Unfair and entitled – that’s how many describe people crossing the line and getting the vaccine before they qualify.
Many know at least one person exaggerating their health condition or their boss classifying them as front-line workers to jump the line – experts call hyper-competitive behavior the “hunger game for vaccines.”
Karla Salazar, a childcare worker in San Francisco, described how long it would take some people to get the COVID-19 vaccine as “crazy,” including lying about being an essential worker.
“They say, ‘oh I work as a nurse’ and they take badges from friends,” she said.
On Monday, millions more Californians with serious health conditions and disabilities became eligible for the vaccine.
San Francisco goes a step further to include the homeless, inmates and others in high-risk congregational settings.
But because vaccines are open to more people, so are the opportunities for more queues and vaccine fraud.
“This is a competition, and it shouldn’t be,” said UCSF Epidemiologist Dr. George Rutherford. “I think people should have a bigger societal goal in mind which is to stop transmission.”
He said taking an appointment from someone living in a high-transmission area made the pandemic harder to fight.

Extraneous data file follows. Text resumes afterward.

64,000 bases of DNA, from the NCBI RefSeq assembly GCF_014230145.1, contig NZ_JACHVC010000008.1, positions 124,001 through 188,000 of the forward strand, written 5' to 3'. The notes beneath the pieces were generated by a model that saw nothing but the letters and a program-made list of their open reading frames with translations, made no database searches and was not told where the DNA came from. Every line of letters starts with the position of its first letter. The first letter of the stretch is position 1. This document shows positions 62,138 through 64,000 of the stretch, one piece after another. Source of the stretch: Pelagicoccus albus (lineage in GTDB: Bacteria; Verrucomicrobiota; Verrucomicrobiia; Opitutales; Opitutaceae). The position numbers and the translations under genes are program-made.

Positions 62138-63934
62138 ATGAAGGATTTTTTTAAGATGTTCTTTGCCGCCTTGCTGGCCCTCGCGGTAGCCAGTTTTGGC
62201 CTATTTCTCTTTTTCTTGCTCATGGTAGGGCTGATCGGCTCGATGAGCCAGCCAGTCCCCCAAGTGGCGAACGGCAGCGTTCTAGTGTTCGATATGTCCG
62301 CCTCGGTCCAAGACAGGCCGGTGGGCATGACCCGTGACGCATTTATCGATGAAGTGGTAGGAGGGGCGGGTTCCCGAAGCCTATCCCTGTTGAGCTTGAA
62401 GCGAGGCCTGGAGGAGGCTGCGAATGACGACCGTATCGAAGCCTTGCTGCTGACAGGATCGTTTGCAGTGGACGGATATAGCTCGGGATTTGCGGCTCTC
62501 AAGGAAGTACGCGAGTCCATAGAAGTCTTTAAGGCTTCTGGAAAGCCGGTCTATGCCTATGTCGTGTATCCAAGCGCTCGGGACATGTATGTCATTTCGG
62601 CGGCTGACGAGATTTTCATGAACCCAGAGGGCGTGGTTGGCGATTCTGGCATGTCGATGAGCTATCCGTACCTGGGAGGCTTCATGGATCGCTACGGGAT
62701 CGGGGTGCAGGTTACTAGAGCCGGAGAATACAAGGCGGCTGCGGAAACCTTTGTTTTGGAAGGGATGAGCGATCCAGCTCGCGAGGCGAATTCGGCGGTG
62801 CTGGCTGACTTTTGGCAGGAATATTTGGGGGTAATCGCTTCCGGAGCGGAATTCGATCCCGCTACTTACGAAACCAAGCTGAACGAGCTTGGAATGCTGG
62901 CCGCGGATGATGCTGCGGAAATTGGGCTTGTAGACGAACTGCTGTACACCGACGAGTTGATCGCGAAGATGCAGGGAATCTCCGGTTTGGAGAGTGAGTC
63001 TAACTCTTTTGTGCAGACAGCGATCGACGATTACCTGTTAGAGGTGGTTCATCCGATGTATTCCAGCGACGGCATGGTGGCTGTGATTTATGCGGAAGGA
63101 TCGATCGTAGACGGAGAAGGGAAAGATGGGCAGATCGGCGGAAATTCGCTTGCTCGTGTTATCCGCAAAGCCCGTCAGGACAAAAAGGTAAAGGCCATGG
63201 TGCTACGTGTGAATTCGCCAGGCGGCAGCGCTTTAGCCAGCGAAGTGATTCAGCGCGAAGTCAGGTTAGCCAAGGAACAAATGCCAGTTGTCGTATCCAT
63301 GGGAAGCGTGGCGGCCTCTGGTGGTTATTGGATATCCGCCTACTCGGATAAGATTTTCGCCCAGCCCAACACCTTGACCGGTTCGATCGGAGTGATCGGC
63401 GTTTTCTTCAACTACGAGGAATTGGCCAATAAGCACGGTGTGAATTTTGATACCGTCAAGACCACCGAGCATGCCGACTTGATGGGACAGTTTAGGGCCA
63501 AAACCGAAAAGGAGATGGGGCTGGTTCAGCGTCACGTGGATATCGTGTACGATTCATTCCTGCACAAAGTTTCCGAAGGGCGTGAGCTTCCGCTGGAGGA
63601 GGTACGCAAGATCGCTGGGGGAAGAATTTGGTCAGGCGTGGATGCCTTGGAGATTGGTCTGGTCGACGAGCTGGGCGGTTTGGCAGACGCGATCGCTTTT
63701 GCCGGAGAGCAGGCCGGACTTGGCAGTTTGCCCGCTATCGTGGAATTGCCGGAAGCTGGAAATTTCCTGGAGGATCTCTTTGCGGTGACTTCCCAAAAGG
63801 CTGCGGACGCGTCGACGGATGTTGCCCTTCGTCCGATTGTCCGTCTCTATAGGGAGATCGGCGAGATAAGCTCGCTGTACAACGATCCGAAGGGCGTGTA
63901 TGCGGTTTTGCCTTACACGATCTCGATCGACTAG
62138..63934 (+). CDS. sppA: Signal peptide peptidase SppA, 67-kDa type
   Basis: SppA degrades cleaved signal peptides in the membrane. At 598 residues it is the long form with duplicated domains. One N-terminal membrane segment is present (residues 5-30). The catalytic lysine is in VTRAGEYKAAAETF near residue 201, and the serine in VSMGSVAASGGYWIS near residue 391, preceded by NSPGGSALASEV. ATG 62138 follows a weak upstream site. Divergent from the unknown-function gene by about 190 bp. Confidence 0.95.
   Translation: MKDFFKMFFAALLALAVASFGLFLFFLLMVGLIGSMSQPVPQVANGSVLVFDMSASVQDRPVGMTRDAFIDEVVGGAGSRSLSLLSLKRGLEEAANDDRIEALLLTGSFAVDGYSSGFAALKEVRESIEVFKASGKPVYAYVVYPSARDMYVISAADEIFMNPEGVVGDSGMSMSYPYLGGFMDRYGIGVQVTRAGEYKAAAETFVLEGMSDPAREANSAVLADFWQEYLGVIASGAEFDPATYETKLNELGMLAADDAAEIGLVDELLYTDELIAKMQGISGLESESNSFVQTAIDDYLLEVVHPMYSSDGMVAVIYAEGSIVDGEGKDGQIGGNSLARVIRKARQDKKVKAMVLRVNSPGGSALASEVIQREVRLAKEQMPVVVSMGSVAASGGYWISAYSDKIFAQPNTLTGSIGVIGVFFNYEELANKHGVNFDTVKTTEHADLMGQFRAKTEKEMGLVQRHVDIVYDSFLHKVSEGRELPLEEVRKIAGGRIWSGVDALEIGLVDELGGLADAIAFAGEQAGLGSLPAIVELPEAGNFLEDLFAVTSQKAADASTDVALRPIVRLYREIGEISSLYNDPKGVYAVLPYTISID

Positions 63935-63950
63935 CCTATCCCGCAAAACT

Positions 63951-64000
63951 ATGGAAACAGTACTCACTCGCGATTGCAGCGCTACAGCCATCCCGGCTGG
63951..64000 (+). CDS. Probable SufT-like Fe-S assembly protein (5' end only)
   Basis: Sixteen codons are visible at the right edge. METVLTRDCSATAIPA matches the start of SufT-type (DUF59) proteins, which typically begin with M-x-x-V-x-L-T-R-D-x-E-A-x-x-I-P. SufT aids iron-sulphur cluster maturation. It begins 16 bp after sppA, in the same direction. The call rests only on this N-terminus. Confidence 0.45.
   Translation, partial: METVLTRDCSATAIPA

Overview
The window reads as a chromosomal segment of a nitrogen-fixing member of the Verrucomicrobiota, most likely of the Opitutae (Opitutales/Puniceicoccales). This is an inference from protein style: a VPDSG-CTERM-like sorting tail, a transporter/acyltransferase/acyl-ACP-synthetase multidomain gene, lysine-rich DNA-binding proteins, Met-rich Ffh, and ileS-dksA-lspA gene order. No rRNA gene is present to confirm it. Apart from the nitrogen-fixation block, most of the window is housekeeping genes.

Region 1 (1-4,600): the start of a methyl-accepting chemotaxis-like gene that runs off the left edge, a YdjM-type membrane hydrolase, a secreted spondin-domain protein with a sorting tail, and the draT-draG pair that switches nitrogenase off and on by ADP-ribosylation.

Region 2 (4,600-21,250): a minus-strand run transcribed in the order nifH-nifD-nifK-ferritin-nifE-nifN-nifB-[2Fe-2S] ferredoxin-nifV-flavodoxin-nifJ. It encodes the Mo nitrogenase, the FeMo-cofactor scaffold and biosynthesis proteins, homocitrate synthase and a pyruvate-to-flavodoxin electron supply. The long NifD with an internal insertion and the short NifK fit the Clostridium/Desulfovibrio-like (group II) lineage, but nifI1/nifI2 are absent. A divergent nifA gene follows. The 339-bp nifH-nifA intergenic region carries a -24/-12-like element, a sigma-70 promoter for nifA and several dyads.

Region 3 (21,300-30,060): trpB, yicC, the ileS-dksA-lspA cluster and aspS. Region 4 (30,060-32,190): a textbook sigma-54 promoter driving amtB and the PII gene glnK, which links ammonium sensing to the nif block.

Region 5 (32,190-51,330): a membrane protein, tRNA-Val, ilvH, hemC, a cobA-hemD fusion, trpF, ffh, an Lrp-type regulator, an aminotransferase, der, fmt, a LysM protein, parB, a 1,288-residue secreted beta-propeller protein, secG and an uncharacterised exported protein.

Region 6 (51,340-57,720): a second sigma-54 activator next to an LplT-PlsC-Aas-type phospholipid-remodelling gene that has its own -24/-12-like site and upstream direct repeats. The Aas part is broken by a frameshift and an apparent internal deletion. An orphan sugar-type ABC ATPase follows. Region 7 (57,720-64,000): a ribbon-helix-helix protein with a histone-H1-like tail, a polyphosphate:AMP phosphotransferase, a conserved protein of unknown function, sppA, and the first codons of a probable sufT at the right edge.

“We don’t want a hunger game for vaccines,” said Rutherford. “There is logic to this, and please wait your turn.”
“It’s not fair,” said Soon Tani Beccaria Mochizuki from San Francisco. “People who really need the vaccine deserve it first.”
Others say vaccinating anyone will help us gain herd immunity.
“You know what? The more people who get vaccinated, that’s all that matters,” said Shawn Gupta of San Francisco. “It’s better for all of us, so let’s just get over it.”
The city of San Francisco requires everyone to tick a box and sign their name swearing they qualify for a vaccine, but some say relying solely on people’s honesty makes it too easy to cheat the system.
Below is more information from the San Francisco COVID Command Center
We have informed all San Francisco vaccination providers with the guidelines below regarding verification of eligibility:
- Use reasonable processes to verify that the person vaccinating meets the eligibility criteria, while avoiding overly burdensome documentation requirements that create barriers to vaccination.
- Workers in different occupational sectors differ in the available documentation that can verify their employment status. Providers may adopt methods that include but are not limited to checking job identification badges, salary deductions, or letters from employers, acknowledging that in some circumstances it may be more feasible and fairer to rely on than to obtain vaccines signed from them. the labor sector.
- Ultimately, it is up to the vaccinating entity to decide on an appropriate process to verify eligibility, however, vaccination sites serving disproportionately affected populations and communities affected by COVID19 should ensure that access to vaccines is low barriers.
- This communication will be updated as additional guidance on verification of eligibility is published by CDPH.